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The True Happiness that Only Parents Understand When Children Do These 40 Small Things

The True Happiness that Only Parents Understand When Children Do These 40 Small Things

Being a parent means navigating a never ending and unexpected myriad of adventures, emotions, celebrations and experiments; and at times living what can be deemed as both the best of and worst of days. It can be the toughest and the most blessed job in the world – so here’s 40 treasured child related moments guaranteed to leave a smile on your face, an acknowledging nod and a glow in your heart.

  1. Snuggling up close
  2. Feeling the warmth and energetic vibrations of their little bodies merging with yours
  3. Sticky little hands and chubby wrists gripping and holding you tight – as though their world depended on it
  4. Feeling their strong beating hearts fluttering against you
  5. Knowing that you are their everything
  6. Crying out only for you, and knowing nobody else but you can help them
  7. Picking them back up after they’ve fallen (physically or metaphorically)
  8. Empowering and reassuring them when another has emotionally hurt them
  9. Being the safe harbour when the world becomes too overwhelming and they need help regaining their bearings
  10. Drawing a picture, singing a song, making up a story, telling a joke for your entertainment only
  11. Doing whatever it takes to engage your full attention and watch your eyes light up and your smile spread from ear to ear
  12. Being privy to all their hopes and fears, secrets and vulnerabilities
  13. Encouraging and applauding their originality and creativity for the same task for the hundredth time
  14. Looking for your encouragement and approval that it is okay to be exactly as they are
  15. Every time they proclaim and express their love and gratitude for you (long may it last!)
  16. Colourful scribbles of unidentifiable objects, out of tune ditties with made up words, never ending stories that have no beginning, middle or end
  17. Repeating made up jokes that they find the hilarious (but make no sense to you!)
  18. Playing make believe, exercising your imagination and creativity and resurrecting your own inner child
  19. Being a single person engaged, enthusiastic and cheerleading audience like no other will ever be
  20. Being gifted hundreds of interesting facts that you probably already know
  21. Laying claim to being the raison d’etre of your child’s budding talents
  22. Being repeatedly informed and re-educated on topics such as the difference between each of the Disney princesses and Skylanders
  23. Having the privilege to play Santa, the tooth fairy, the elf on the shelf, and the Easter bunny
  24. The day they finally recognise that your way is the best way (for now!)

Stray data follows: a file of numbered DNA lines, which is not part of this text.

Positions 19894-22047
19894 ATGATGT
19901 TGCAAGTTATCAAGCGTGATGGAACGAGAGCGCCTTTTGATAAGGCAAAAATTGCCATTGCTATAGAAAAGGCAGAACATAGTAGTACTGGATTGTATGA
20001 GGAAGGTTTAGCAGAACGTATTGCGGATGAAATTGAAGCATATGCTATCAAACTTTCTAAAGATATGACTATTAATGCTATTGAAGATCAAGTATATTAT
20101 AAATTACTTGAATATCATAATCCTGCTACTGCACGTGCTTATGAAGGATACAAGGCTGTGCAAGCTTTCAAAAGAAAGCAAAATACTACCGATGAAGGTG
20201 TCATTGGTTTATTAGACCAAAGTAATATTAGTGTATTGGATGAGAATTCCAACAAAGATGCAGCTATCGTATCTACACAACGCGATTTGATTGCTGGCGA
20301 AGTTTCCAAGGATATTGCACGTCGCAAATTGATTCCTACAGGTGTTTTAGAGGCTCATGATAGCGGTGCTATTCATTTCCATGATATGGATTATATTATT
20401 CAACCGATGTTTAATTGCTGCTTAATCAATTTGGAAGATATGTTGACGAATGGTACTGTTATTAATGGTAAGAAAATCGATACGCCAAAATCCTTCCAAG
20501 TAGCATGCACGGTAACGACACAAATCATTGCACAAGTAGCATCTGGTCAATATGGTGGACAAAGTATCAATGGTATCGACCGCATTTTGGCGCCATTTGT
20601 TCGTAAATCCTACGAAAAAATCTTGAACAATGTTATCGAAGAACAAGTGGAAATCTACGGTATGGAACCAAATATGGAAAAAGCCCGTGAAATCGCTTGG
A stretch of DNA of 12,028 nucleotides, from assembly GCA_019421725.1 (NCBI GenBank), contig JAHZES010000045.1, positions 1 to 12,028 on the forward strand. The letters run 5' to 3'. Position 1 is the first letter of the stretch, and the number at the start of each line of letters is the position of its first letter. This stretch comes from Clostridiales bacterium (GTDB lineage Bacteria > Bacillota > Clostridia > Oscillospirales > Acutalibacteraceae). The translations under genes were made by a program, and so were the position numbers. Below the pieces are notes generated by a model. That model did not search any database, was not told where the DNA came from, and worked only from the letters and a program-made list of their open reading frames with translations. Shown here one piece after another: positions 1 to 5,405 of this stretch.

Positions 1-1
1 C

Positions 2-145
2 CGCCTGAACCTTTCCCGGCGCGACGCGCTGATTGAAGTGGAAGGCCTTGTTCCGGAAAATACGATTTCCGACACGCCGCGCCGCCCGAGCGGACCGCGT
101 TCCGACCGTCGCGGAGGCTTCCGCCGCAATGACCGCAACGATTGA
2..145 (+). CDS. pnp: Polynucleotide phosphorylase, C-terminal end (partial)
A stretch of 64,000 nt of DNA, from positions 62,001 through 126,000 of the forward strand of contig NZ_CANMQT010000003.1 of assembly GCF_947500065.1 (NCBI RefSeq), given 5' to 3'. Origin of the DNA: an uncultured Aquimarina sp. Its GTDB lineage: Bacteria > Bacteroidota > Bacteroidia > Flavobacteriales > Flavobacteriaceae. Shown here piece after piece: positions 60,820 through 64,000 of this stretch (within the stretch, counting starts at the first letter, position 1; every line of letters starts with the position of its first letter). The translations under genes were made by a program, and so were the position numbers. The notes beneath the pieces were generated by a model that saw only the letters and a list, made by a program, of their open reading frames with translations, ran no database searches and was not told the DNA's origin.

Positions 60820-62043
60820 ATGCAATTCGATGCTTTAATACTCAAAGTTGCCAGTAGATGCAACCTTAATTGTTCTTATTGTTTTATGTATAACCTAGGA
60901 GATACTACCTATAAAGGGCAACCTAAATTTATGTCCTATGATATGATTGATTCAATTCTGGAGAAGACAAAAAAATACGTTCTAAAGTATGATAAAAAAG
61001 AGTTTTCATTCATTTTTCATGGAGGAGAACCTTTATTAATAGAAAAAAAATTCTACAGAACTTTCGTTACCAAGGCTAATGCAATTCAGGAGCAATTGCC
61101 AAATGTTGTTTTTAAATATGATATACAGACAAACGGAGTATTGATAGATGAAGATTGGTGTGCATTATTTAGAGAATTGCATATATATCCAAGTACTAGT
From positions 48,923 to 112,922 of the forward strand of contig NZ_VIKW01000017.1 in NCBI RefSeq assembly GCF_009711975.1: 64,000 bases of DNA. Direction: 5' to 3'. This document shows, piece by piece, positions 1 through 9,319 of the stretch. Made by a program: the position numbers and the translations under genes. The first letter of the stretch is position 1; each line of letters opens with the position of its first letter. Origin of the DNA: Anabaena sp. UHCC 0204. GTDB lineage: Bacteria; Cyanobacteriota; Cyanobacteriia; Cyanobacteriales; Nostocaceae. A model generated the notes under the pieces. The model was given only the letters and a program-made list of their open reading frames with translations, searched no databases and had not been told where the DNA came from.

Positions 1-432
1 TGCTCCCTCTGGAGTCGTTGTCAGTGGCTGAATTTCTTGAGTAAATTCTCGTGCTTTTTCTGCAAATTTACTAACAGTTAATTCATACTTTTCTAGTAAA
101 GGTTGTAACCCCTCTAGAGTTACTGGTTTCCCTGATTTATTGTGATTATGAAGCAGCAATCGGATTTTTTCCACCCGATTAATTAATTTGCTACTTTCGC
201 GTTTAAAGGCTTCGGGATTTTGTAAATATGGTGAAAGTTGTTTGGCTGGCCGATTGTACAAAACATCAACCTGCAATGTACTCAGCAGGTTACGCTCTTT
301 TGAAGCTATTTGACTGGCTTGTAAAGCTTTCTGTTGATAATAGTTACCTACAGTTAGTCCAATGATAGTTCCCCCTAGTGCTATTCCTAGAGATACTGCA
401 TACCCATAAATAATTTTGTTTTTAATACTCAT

25. Watching tongues slightly protruding from the lips, eyes glazing over and ears tuning out when utterly absorbed in a task
  26. Being totally occupied by something other than you
  27. Falling asleep on you
  28. FINALLY falling asleep on their own (although this can be a double edged sword!)
  29. Listening in on their conversations with friends on whose mummy or daddy is the best
  30. Knowing you will take on exalted challenges like a knight in shining armour, fighting any monsters or demons that may be lurking to keep them safe
  31. Hearing them say I love you for the first or the millionth time
  32. Listening to their ideas of what they will be like when they grow up
  33. Watching them earnestly attempt to dance and master their body movements
  34. Multiple happy birthday, Christmas and other special occasion cards, notes and letters created for you
  35. Their take on ‘helping’ you
  36. Telling you that you are the most beautiful, brave, amazing, special person ever
  37. Their idea of taking turns and rules when playing a game
  38. Fitting together puzzle pieces that don’t fit together
  39. Tidying up
  40. Knowing that no matter what came before – and what is to come after – it has all been worth it

Featured photo credit: beautiful little girl with her mother outdoors in Autumn via shutterstock.com

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Last Updated on February 11, 2021

Easily Misunderstood by Others? 6 Barriers You Should Overcome to Make Communication Less Frustrating

Easily Misunderstood by Others? 6 Barriers You Should Overcome to Make Communication Less Frustrating

How often have you said something simple, only to have the person who you said this to misunderstand it or twist the meaning completely around? Nodding your head in affirmative? Then this means that you are being unclear in your communication.

Communication should be simple, right? It’s all about two people or more talking and explaining something to the other. The problem lies in the talking itself, somehow we end up being unclear, and our words, attitude or even the way of talking becomes a barrier in communication, most of the times unknowingly. We give you six common barriers to communication, and how to get past them; for you to actually say what you mean, and or the other person to understand it as well…

The 6 Walls You Need to Break Down to Make Communication Effective

Think about it this way, a simple phrase like “what do you mean” can be said in many different ways and each different way would end up “communicating” something else entirely. Scream it at the other person, and the perception would be anger. Whisper this is someone’s ear and others may take it as if you were plotting something. Say it in another language, and no one gets what you mean at all, if they don’t speak it… This is what we mean when we say that talking or saying something that’s clear in your head, many not mean that you have successfully communicated it across to your intended audience – thus what you say and how, where and why you said it – at times become barriers to communication.[1]

Perceptual Barrier

The moment you say something in a confrontational, sarcastic, angry or emotional tone, you have set up perceptual barriers to communication. The other person or people to whom you are trying to communicate your point get the message that you are disinterested in what you are saying and sort of turn a deaf ear. In effect, you are yelling your point across to person who might as well be deaf![2]